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I'm using the 1-Wire protocol to communicate with around 24 DS18B20 devices distributed on 3 stubs, each stub being 2m long, all connected to a bus 1m in length, with 100 ohm resistors on each stub connection to the bus. In the maxim 1-wire application note AN148 it mentions using a second pin on the microcontroller to control slew rate (and even a third to control an active pullup) in appendix B and C, I'm wondering how exactly this may be done in firmware? I'm using the OneWire.h library for Arduino, modified so that it works in the ESP-IDF for an ESP32 since the pin stuff works differently on each platform. Additionally, since my ESP32 microcontroller is 3v3 I am using a logic level shifter to go from 3v3 (microcontroller side) to 5v on the bus.

I would appreciate a little explanation of how I could do slew rate control and/or active pullup control in firmware, is it as simple as setting the slew pin low when I want to write the bus low, and setting the active pullup high whenever I set the bus high? How might this work for reading bits? Are there any timings or other considerations I need to make, etc.?

Below are the write_bit and read_bit functions which I imagine are the most important things.

Write bit:

void OneWire::write_bit(uint8_t v)
{
    if (v & 1)      //if bit v is high
    {
        noInterrupts();
        DIRECT_WRITE_LOW;
        DIRECT_MODE_OUTPUT; // drive output low
        ets_delay_us(10);
        DIRECT_WRITE_HIGH;  // drive output high
        interrupts();
        ets_delay_us(55);
    }
    else            //if bit v is low
    {
        noInterrupts();
        DIRECT_WRITE_LOW;
        DIRECT_MODE_OUTPUT; // drive output low
        ets_delay_us(65);
        DIRECT_WRITE_HIGH;  // drive output high
        interrupts();
        ets_delay_us(5);
    }
}

Read bit:

uint8_t OneWire::read_bit(void)
{
    uint8_t r;

    noInterrupts();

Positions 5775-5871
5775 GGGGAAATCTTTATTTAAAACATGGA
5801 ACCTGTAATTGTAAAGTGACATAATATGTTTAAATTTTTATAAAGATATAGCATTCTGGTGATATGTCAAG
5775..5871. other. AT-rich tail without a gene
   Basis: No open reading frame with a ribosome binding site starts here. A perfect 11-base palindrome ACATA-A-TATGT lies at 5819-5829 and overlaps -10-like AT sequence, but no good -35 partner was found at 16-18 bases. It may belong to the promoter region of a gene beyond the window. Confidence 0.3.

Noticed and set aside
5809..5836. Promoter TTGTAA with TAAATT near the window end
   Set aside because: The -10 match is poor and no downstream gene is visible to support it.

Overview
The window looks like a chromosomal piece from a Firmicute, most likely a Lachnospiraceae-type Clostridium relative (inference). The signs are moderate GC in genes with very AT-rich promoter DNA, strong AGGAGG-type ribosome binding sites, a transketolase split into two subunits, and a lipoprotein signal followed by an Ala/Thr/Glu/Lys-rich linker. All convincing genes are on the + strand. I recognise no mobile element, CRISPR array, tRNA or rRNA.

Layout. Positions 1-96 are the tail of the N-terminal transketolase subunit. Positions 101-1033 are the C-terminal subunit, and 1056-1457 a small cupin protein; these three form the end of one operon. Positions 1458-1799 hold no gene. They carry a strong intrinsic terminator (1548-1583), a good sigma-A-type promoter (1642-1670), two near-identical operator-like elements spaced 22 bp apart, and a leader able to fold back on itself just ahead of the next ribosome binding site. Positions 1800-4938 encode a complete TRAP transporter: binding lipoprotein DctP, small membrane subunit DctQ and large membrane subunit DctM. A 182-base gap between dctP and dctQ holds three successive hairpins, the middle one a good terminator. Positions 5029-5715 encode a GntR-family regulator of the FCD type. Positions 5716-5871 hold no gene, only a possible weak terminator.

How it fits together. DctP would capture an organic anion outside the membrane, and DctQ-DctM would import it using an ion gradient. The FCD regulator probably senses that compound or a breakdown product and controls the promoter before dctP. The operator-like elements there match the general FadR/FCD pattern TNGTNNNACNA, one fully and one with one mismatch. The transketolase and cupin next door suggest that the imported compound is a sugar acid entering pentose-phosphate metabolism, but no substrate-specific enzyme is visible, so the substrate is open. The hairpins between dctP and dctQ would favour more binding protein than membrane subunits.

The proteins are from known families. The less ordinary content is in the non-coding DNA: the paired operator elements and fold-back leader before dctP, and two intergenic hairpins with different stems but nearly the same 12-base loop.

DIRECT_MODE_OUTPUT;
    DIRECT_WRITE_LOW;
    ets_delay_us(3);
    DIRECT_MODE_INPUT;  // let pin float, pull up will raise
    ets_delay_us(10);
    r = DIRECT_READ;
    interrupts();
    ets_delay_us(53);
    return r;
}
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1 Answer 1

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The default OneWire library does not work on ESP32. This is due to delayMicroseconds() featuring a 64-bit division, which adds a random delay of a few µs to the requested delay, which is enough to fail the timings.

I think ets_delay_us() does not have this problem. You can check with this:

for(;;)
{
    noInterrupts();
    DIRECT_MODE_OUTPUT;
    DIRECT_WRITE_LOW;
    ets_delay_us(3);
    DIRECT_MODE_INPUT;  // let pin float, pull up will raise
    interrupts();
    ets_delay_us(10);
}

Then probe the 1-wire pin with a scope. You should get a pulse of reasonably accurate 3µs width, and the width should be constant, it should not look like the pulse is "pulsating" by randomly changing its width. If this test passes, then you can use this code, it'll work fine. Otherwise you can check this library.

24 DS18B20 devices distributed on 3 stubs, each stub being 2m long, all connected to a bus 1m in length

1 wire is slow enough that you should not have trouble.

If you have lots of read errors, the most likely culprit is wrong timings on the ESP32 side. Most likely the sampling time for the read is wrong. This one needs to be quite accurate.

You can check with a scope. It can be useful to trigger the scope on another GPIO that signals the beginning of the transaction. If you can see the devices always respond, then it means the ESP32 is transmitting correctly, the devices are receiving and responding. Then the OneWire code signals a CRC error because it sampled a bit at the wrong timing, so it got the wrong value.

If you see the devices not responding then you should look for signal integrity problems on the transmit side, also probe on the device side, loop for deformed edges. With just a few meters, it is unlikely.

Maybe also lack of decoupling or bad power supply stability on the DS18B20 side. I have a lot of them, my bus is much longer than yours, and I did add some 100nF caps on each plus a TVS diode as protection. All devices are read every second and I get a few read errors per year, so it's pretty reliable.

However the 1wire bus is not really meant to make a star topology. The solution to this is pretty simple : just use one bus per stub. So in this case since you have 3 strings of sensors, just make each string a bus, and connect each to its own ESP32 pin with its own pullup and voltage translation MOSFET. Then you just change the pin number in the code when you want to talk to the corresponding sensors. This removes all signal integrity issues related to the star topology, because it's no longer a star.

The slew rate control paper would be relevant if you had hundreds of meters of cable, but at the lengths you're using, it is not necessary.

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